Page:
1825, February 21: Samuel Stops By

Captain Frederick Marryat
Captain Frederick Marryat, 1835. [Larger version here]

On the night of February 21, 1825, Captain Frederick Marryat [1792-1848], later to be well-known for his maritime adventure novels, was lying in his berth below decks on his ship, wide awake. They were stationed off the coast of India, where Marryat and the crew had spent a very busy half-year as part of the First Anglo-Burmese War [1824-1826].

        As Marryat relaxed, someone walked into the cabin; looking over, Marryat was more than surprised to see his brother Samuel. Samuel walked straight to Marryat's side, then said: "Fred, I am come to tell you that I am dead."

        Marryat leaped from the berth, only to find that his brother was gone. The Captain immediately wrote down the date and time of this strange meeting... and it was little surprise, on returning to England after the end of the war in 1826, that the first letter put into his hands announced the death of his brother, at the exact date and time that Marryat had been visited.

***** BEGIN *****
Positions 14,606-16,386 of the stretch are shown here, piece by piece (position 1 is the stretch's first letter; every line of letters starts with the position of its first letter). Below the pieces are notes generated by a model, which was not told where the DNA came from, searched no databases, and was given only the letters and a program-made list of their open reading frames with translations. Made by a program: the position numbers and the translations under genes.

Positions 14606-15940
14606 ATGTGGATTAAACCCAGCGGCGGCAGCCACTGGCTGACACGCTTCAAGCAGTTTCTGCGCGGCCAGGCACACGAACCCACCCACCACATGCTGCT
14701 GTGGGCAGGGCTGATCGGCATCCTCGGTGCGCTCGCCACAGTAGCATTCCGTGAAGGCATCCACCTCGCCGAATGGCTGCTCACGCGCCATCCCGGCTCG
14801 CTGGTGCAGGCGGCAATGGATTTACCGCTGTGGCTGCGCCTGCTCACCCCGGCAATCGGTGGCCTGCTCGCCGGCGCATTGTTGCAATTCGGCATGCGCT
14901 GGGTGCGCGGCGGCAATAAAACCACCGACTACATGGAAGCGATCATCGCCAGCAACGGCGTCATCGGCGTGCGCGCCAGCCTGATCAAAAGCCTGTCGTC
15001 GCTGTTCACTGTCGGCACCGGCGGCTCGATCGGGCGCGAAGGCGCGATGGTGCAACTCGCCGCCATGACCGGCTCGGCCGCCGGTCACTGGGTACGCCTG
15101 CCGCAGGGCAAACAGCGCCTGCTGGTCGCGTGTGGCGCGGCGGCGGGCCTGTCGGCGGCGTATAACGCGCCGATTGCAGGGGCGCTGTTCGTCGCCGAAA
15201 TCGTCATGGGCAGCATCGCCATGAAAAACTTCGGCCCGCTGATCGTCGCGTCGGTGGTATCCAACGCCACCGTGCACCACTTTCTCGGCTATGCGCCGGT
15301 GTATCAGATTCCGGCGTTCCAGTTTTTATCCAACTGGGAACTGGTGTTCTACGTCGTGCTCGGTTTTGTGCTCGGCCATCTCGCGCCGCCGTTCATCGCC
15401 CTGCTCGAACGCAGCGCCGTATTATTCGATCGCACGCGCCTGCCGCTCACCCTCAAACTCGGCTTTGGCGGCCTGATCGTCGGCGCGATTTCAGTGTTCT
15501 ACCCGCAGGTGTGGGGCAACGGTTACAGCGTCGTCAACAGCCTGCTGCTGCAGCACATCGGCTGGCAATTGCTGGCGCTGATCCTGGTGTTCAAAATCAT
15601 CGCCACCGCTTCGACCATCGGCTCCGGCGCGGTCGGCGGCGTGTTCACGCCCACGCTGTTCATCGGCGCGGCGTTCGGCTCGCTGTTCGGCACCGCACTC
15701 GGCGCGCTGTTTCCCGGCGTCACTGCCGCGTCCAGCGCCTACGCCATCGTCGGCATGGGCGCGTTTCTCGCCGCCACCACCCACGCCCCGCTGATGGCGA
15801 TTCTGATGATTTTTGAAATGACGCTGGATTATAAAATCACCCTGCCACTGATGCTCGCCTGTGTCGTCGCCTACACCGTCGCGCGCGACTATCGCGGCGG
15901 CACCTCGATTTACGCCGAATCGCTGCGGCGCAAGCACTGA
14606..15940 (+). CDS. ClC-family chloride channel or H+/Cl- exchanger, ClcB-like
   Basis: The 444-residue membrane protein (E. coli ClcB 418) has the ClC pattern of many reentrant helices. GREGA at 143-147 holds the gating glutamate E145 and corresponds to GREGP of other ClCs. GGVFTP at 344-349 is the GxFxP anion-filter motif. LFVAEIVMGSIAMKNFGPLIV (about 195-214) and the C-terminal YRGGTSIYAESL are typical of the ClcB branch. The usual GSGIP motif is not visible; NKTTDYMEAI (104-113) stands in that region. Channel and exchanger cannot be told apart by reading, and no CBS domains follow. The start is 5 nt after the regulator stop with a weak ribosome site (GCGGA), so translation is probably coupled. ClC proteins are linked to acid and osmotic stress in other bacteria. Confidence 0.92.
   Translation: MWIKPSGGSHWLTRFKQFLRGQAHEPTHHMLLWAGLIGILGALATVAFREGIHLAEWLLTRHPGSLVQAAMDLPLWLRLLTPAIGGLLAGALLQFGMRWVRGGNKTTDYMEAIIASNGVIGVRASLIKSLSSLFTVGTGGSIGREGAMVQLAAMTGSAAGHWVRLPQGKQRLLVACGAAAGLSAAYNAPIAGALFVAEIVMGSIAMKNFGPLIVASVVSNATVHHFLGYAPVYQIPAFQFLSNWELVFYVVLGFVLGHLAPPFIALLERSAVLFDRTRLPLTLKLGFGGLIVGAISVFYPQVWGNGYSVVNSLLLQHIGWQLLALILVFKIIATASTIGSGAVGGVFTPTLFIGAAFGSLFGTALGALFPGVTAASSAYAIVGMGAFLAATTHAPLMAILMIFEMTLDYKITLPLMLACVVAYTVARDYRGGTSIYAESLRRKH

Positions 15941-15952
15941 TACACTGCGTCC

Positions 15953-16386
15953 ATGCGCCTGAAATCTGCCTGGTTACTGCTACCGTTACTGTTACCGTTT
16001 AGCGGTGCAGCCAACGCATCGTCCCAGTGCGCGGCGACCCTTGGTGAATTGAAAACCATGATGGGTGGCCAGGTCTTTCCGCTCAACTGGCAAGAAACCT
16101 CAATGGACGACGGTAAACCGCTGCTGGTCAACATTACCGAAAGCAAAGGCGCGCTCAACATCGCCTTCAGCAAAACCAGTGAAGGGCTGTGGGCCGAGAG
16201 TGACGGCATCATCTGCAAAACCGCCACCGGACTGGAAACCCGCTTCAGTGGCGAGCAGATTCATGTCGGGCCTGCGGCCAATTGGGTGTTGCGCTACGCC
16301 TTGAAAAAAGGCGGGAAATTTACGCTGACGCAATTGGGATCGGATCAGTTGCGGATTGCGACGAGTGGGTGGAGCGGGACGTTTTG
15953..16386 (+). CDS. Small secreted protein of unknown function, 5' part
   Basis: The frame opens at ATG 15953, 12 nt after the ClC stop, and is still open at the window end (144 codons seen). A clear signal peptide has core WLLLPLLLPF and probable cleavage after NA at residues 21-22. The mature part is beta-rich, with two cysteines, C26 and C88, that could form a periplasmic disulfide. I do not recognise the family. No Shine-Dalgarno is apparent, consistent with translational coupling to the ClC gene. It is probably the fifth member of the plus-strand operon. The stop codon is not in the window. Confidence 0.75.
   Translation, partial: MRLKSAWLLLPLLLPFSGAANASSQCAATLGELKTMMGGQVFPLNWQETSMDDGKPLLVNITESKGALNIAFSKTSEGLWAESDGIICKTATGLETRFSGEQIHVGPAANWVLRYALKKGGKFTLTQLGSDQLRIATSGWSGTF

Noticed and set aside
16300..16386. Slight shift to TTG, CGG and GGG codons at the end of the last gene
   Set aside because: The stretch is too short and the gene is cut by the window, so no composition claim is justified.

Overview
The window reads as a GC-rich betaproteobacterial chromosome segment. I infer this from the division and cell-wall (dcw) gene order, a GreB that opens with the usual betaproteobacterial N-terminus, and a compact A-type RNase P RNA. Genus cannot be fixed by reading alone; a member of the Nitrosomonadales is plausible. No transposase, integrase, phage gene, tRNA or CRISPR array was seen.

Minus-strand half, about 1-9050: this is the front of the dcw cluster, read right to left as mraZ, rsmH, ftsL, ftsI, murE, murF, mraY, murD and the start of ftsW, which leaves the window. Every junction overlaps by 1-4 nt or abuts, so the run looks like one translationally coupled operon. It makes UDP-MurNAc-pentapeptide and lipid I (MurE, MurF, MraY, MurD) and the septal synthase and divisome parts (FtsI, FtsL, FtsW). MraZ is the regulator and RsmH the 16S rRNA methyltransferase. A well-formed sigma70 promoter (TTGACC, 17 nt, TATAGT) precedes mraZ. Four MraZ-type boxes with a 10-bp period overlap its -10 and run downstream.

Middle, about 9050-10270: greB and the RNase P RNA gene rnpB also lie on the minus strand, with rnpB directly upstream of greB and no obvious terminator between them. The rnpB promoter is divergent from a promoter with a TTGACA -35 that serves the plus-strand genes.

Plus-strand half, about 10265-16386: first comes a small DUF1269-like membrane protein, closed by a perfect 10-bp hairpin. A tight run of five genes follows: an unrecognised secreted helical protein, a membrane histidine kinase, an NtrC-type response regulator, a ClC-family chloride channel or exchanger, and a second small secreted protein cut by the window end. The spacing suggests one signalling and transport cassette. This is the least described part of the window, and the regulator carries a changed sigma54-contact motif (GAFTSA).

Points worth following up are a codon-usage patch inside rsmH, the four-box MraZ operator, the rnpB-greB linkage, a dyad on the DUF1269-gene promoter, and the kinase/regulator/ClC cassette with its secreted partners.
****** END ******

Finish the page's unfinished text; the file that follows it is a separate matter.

The Source, and Some Further Details

        The story above was first published in 1872 by Marryat's daughter Florence in her biography of him entitled Life and Letters of Captain Marryat. So, unfortunately, the story was first published almost fifty years after the event happened; however, Florence Marryat presented the story as one her father often told. She states that Samuel, eight years the Captain's younger, was always his favorite brother... and this seems to be evidenced by the fact that Florence's eldest brother had been named Francis Samuel Marryat.

        I have been unable to find much out about Samuel Marryat other than his birth and death dates. In her biography, Florence Marryat states that Samuel had been "studying for the bar," so presumably was still in England at the time of his death. Captain Marryat himself, though well known for his novels now, apparently never wrote about this matter.